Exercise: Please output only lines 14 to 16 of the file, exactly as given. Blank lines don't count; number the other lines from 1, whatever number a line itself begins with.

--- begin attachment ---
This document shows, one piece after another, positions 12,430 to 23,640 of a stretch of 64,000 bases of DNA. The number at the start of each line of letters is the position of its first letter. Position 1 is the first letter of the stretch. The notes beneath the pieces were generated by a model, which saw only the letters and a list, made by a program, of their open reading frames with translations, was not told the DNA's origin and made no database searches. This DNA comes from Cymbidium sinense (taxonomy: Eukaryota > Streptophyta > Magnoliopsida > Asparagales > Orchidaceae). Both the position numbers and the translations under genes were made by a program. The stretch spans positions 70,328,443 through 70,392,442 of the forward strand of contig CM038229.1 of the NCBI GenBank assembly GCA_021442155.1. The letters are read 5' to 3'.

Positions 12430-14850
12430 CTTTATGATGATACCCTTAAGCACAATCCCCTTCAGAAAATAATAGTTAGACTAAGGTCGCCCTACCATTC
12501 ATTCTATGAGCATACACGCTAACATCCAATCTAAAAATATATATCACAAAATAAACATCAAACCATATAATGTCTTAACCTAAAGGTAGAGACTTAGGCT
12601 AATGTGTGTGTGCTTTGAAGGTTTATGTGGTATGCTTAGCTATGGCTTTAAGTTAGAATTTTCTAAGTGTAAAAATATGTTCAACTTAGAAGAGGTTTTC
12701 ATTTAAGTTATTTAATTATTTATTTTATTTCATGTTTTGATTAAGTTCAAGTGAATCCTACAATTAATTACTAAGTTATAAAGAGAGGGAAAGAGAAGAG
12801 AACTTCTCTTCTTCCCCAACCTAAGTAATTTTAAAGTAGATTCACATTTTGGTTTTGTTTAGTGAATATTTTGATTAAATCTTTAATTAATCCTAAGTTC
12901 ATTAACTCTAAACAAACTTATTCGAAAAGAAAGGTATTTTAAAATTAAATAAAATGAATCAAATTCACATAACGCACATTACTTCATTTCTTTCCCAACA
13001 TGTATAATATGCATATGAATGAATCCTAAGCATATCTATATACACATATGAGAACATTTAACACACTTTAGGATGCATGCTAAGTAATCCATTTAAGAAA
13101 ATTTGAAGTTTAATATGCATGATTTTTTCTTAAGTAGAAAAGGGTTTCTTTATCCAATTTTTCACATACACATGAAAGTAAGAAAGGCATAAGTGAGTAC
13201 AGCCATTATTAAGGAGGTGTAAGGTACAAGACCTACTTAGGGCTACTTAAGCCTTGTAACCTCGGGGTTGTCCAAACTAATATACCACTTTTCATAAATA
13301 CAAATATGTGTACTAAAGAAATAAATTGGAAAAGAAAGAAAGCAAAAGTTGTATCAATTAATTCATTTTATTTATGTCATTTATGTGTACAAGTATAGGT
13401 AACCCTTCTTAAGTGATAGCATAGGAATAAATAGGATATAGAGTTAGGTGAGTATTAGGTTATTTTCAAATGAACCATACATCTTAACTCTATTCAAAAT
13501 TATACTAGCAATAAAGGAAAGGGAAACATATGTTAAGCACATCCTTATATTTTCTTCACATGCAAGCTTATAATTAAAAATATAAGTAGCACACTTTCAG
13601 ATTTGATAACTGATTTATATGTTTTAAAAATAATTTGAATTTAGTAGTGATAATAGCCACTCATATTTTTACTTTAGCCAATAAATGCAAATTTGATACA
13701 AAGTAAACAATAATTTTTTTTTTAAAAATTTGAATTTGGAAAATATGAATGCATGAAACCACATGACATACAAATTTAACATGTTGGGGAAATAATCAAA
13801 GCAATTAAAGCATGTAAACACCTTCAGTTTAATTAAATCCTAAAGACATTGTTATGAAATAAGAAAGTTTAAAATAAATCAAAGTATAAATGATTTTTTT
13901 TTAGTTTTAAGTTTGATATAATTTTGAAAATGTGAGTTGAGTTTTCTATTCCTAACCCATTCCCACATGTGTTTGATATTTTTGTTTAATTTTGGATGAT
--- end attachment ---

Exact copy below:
13501 TATACTAGCAATAAAGGAAAGGGAAACATATGTTAAGCACATCCTTATATTTTCTTCACATGCAAGCTTATAATTAAAAATATAAGTAGCACACTTTCAG
13601 ATTTGATAACTGATTTATATGTTTTAAAAATAATTTGAATTTAGTAGTGATAATAGCCACTCATATTTTTACTTTAGCCAATAAATGCAAATTTGATACA
13701 AAGTAAACAATAATTTTTTTTTTAAAAATTTGAATTTGGAAAATATGAATGCATGAAACCACATGACATACAAATTTAACATGTTGGGGAAATAATCAAA